15. May 2013 14:38
The Arizona Association of Law Libraries recently presented a full day program on Congressional Information that featured distinguished speakers from the Department of Justice, the Federal Reserve Board, the Sunlight Foundation, GovTrack.us as well as the Arizona State Library and the ASU Law Library. This blog will cover two of the speaker presentations: The Federal Legislative Process and Finding and Compiling a Congressional Legislative History. Part 2 will feature GovTrack.us and Congressional bill tracking.
Ellen Sweet, Legislative Reference Specialist at the Tax Division, U.S. Department of Justice, led the audience through the legislative process using a federal Indian law (NAGPRA) that included detailed information about the documents produced from the process and which of those documents are the most likely to yield legislative intent information. Excellent flowcharts illustrated the process. Her materials can be found starting at page 37 of the conference materials.
The excellent, up-to-date Finding or Compiling Federal Legislative Histories Electronically was presented by Rick McKinney, the Assistant Law Librarian at the Federal Reserve Board Library. Mr. McKinney’s expertise is the electronic availability of legislative documents and the chart that he included in his materials is a timesaver for anyone who does legislative intent research.
Ms. Sweet and Mr. McKinney are co- authors of the indispensable Law Librarians’ Society of D.C. Legislative Sourcebook
Need help with a legislative history project? Ask a Librarian!
24. April 2013 16:17
Need to do a little fine tuning of the citations in your AWR paper? Need a review of footnoting? Then the Library’s workshop on Bluebooking for AWRs is for you!
Please join us on Tuesday April 30th at noon in Room 1337 for this 50 minute workshop.
This is the last Library workshop for this semester,but in the future, take a look at our library workshops page to view a list of workshop descriptions and a link to the workshop calendar
Don’t forget the Library now offers legal research instruction tailored for your study group! Any group of 5 or more can order a custom session.To request a session, complete this form.
10. April 2013 16:27
The video of Fastcase CEO Ed Walters' presentation at last month's ReInvent Law Silicon Valley 2013 Conference is now available for viewing on the ReInvent Law Channel (hat tip to the Law Librarian Blog). Here's the direct link to Walters' Who Owns The Law: Private Ownership of Public Law, and How to Stop It.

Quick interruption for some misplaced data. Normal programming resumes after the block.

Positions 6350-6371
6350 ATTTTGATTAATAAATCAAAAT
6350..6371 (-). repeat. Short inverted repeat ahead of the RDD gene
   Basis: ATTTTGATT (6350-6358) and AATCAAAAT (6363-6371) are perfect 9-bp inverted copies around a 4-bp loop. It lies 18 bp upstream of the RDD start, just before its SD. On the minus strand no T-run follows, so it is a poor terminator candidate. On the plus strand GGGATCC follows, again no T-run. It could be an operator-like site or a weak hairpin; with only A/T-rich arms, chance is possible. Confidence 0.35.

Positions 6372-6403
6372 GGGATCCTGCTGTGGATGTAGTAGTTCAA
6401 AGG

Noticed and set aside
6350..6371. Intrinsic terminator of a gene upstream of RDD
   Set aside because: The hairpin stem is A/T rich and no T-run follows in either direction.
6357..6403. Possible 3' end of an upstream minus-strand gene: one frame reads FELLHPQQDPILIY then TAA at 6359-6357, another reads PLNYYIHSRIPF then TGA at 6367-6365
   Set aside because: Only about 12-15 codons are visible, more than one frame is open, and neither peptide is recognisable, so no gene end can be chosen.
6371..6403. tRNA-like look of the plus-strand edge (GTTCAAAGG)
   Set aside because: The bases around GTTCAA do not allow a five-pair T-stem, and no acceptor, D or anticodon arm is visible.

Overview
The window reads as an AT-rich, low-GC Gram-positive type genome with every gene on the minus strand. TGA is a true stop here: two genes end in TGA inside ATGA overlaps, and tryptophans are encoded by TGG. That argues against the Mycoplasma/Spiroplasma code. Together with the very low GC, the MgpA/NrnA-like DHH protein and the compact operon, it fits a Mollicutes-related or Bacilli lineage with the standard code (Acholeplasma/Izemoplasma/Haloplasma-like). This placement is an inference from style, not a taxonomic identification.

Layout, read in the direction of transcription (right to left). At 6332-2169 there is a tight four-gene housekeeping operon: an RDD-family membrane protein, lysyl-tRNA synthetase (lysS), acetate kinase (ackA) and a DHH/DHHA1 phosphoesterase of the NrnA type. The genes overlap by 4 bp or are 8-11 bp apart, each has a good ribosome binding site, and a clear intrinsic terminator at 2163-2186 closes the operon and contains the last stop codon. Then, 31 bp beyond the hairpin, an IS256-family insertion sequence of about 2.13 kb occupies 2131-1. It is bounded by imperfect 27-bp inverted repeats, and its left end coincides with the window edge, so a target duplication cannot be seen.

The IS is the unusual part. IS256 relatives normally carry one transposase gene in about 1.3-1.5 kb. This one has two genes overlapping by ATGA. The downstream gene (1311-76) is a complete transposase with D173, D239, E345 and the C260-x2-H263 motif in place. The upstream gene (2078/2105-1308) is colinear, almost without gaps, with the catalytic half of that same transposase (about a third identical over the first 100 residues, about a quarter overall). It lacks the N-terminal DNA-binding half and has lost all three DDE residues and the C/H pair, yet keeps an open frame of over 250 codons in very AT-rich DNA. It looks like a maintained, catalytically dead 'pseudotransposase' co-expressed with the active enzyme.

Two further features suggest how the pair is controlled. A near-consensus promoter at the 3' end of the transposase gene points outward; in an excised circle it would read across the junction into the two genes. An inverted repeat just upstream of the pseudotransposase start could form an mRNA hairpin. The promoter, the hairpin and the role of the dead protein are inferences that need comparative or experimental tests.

Going to practice in Arizona? You might want to know who owns the law in Arizona, a topic that is included in the Library’s workshop “Arizona Practice Research” being offered next Wednesday, 4/17, from noon-1:00 in Room 1337.
Image from Moguefile.com
4. April 2013 09:00
The D.C. Circuit recently affirmed the decision to list polar bears as an endangered species. According to the court, “a number of industry groups, environmental organizations, and states challenged the Listing Rule as either overly restrictive or insufficiently protective of the polar bear.” This might be an excellent issue for an AWR!
In addition to the legal materials that you can find on Westlaw and Lexis, you should also explore the scholarly, non-legal resources in ProQuest Research Library on endangered species, climate change and the effects of the loss of polar bears on Native Peoples. ProQuest Research Library can be found in the drop-down menu on the Library’s website under Library Databases. If you need help searching ProQuest, you can always drop by the Legal Research Help Desk, Ask a Librarian or if you are a self-learner, check out this research guide about how to use ProQuest Research Library.
Another Proquest Database, Proquest Congressional has this research guide on endangered species.
Image from Morguefile.com
13. March 2013 16:11
Researching a topic and want to know what congress has had to say about it? One of the best resources for congressional research is ProQuest Congressional . Why would you use ProQuest Congressional instead of Westlaw and Lexis? Here are some examples.
Let’s say you are writing your paper on the Indian Court of Offenses and want to cite to the 1926 primary source hearings on that subject…it’s on ProQuest Congressional but not on WL or Lexis. In fact, ProQuest Congressional has documents that go back to 1789! Maybe you are researching the recent Violence Against Women Reauthorization Act of 2013 but want some historical perspective on the topic. ProQuest Congressional has hearings and congressional reports that pre-date the passage of the original Violence Against Women Act of 1990. ProQuest also includes document types not found on WL or Lexis, like maps!
ProQuest Congressional can be found in the drop-down menu on the Library’s website under Library Databases.
It’s easy to see what you are searching when you go to the Advanced Search screen:
Questions? Ask a Librarian!